Harley Clarke demolition application denied by Preservation Commission


Brian Meng / Daily Senior Staffer

Preservation Commission chair Diane Williams at a meeting. Members on Tuesday voted unanimously to deny the city’s certificate of appropriateness to demolish Harley Clarke Mansion.

Danny Vesurai, Reporter

The Evanston Preservation Commission unanimously denied the city’s application to demolish the Harley Clarke Mansion at Tuesday’s Preservation Commission meeting.

A total of 35 expert architects and historians, as well as Evanston residents — arranged by statewide nonprofit Landmarks Illinois — urged the commission to deny the certificate of appropriation application during public comment after city manager Wally Bobkiewicz formally presented the application.

“The presentation by this city shows a total lack of respect for the preservation commission and for this process,” said Brad White, co-author of Evanston’s Preservation Ordinance, who attended the meeting. “They haven’t even presented a case that shows they would even have an iota of trying to meet the standards. No information on what the financial hardship is, no experts, nothing.”

The 11-member commission — absent one member — voted based on five standards found in the city’s Preservation’s Ordinance. Commission vice chair Ken Itle moved to deny the city’s application on the grounds that it did not meet any of the five standards.

Harley Clarke Mansion, which sits along the lakefront in north Evanston, has been vacant since 2015 when the Evanston Arts Center moved out of the facility. Since then, residents and city officials have been discussing possible renovation and restructuring of the facility, as well as options for demolition.

In July, City Council voted 5-3 to move forward with demolition of the mansion. On Oct. 9, they voted to allow commissioners to inspect the mansion’s interior but rejected a similar application made on behalf of architects and engineers from Landmarks Illinois.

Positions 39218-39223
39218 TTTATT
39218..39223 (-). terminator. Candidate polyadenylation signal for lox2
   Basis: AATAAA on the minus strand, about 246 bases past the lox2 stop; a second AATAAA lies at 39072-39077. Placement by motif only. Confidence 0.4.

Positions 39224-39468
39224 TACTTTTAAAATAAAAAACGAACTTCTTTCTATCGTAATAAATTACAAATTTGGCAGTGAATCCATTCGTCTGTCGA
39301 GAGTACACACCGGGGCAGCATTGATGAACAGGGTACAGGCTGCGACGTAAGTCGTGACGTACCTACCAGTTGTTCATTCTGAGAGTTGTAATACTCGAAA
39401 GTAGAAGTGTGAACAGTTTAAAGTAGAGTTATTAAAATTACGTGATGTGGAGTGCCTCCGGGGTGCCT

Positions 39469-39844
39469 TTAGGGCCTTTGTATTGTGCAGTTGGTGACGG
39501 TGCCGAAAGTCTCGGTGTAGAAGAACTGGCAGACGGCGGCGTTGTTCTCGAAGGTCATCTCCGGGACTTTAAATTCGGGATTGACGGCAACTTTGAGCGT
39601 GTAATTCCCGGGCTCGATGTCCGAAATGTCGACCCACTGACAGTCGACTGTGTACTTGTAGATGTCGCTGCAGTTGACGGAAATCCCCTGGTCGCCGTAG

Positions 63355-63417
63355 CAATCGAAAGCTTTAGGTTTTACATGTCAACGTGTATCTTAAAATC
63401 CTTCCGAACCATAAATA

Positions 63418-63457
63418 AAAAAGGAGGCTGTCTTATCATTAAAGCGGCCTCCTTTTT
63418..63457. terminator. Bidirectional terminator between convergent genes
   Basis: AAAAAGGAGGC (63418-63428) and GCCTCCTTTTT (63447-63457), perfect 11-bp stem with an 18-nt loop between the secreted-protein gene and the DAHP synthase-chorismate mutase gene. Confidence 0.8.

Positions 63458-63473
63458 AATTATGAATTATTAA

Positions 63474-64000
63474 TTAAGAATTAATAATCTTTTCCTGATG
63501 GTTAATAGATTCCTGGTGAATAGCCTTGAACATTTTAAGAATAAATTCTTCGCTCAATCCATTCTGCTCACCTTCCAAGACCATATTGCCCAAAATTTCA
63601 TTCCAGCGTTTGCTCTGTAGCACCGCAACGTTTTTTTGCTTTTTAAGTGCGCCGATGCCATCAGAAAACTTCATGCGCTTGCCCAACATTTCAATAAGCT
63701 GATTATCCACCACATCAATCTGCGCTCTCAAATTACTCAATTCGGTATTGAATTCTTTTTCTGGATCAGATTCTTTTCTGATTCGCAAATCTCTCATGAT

Commissioners visited the building last Saturday. Commissioner Robert Bady said he had not seen the interior before and said it was “breathtaking.”

The commission directed staff to create a findings of fact report for their next meeting on Nov. 13. Following that meeting, city staff can either appeal the decision directly to City Council or pursue a certificate of special merit or certificate of economic hardship.

“I’m very pleased the Preservation Commission came out so strongly in support of preserving the mansion,” Ald. Eleanor Revelle (7th) told The Daily after the meeting.

As the commission read the roll call vote on the motion, some audience members pulled out their phones to record the decision. The room broke out in applause when commission chair Diane Williams said the motion passed unanimously.

“It feels awesome to be in this room and have a win,” Lori Keenan, Save Harley Clarke member and 7th Ward resident, told The Daily after the meeting. “For a lot of the council meetings on this issue, we’re here feeling extremely frustrated and not heard. It was great to be in front of the Preservation Commission — people who understand the value of this building — and get the outcome that we did tonight.”

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